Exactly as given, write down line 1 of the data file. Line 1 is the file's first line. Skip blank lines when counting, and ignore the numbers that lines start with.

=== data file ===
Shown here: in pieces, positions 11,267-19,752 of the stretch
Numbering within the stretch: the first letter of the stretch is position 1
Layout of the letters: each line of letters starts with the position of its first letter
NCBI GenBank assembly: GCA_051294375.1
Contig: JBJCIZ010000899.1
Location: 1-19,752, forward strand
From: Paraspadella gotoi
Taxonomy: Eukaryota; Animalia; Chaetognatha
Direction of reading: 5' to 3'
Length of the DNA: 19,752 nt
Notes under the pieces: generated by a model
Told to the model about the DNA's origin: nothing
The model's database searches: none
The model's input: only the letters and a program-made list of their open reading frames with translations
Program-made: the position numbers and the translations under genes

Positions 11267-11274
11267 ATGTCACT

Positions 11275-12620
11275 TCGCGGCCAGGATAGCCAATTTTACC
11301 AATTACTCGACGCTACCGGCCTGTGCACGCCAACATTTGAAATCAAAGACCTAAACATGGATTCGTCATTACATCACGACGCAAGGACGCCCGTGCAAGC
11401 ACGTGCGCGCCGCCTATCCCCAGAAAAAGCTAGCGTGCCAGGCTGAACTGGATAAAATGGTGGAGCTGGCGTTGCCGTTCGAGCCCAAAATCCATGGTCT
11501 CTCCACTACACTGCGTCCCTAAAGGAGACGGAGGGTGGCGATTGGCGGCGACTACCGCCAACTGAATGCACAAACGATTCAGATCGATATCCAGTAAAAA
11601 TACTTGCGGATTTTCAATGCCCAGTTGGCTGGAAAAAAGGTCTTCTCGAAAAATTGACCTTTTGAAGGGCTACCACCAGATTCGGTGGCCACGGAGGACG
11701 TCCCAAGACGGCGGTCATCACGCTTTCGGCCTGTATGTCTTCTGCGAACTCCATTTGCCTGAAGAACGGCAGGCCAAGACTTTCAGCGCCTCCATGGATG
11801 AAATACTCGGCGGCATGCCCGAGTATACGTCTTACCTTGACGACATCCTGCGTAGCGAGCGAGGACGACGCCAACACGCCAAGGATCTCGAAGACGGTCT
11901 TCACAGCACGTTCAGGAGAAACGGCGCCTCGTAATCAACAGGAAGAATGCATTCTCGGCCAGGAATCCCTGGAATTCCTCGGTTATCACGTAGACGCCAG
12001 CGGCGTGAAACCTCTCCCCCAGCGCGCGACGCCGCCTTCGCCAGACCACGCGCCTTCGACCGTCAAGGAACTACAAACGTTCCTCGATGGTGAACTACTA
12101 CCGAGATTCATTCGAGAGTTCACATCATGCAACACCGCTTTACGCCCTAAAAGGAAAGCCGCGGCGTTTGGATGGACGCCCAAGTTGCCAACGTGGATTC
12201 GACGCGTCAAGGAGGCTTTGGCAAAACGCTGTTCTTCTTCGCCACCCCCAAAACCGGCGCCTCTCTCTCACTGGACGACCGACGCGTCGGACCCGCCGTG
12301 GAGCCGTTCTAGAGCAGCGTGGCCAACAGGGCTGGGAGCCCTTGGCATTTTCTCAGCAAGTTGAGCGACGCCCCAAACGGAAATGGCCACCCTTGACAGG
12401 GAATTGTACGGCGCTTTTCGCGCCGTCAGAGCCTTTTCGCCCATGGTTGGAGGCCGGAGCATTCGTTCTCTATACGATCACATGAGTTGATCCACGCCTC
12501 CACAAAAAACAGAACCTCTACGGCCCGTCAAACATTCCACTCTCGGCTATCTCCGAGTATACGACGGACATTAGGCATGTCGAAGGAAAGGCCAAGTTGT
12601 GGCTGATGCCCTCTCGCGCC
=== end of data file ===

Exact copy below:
Shown here: in pieces, positions 11,267-19,752 of the stretch